“Binding the Strongman”: Martin’s Inspiration for Non-Violent Activism has its roots in Ched Myers and Mark’s Gospel

21st March 2019

Seeing the life and ministry of Jesus through the perspective of non-violent activism was not my idea. I got it from Ched Myers in the first place, with his study of Mark’s Gospel, “Binding the Strongman”.

I read it in condensed form during Bible studies in the 1990’s. While I was at Seminary, I used to go to a small room in a church near Oxford Street, to meet Chris Cole, Virginia Moffat and others to read and discuss what it had to say. We had one copy of the full size book, Bibles, and we each had copies of the abridged version Chris had put together from articles Myers had published in Sojourners magazine in the USA.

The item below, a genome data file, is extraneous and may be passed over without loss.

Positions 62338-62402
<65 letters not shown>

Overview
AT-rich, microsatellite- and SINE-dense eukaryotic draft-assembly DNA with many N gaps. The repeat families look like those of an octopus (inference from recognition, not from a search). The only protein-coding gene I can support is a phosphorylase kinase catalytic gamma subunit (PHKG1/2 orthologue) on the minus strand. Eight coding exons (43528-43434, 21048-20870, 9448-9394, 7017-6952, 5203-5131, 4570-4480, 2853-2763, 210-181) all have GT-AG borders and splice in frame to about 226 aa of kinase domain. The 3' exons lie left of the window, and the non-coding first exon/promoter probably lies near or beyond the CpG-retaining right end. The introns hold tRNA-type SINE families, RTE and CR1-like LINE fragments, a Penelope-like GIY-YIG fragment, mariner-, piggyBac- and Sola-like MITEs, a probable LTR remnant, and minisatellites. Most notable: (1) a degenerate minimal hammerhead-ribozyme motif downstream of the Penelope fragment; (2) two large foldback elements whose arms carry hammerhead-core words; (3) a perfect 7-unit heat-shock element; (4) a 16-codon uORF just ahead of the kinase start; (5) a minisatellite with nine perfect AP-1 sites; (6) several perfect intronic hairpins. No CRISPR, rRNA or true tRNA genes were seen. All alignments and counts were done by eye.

It blew my mind, and I think its blown many others since. It was electrifying. My only criticism of it was that at times it could be a bit reductionist, reducing what were deeply multi-layered events and actions of to only the political dimension. But its not called a ‘political reading’ of the Gospel for nothing. Myers highlights the amazing challenge of Jesus’ call to ‘follow the way of the cross’ and his journey to Jerusalem, towards that final confrontation that led to the cross. And then the Resurrection. And even that was illegal.

The original book is published by Orbis and its still available. At over 500 pages, it’s not the type of short book I usually like to read. That’s why I still like the 48 page abridged version. Both can be inspirational for a more radical discipleship, and I’m sure some readers of the abridged version will want to get the full size one.

Click to see Martin’s blog entry and download the abridged version of “Binding the Strongman”.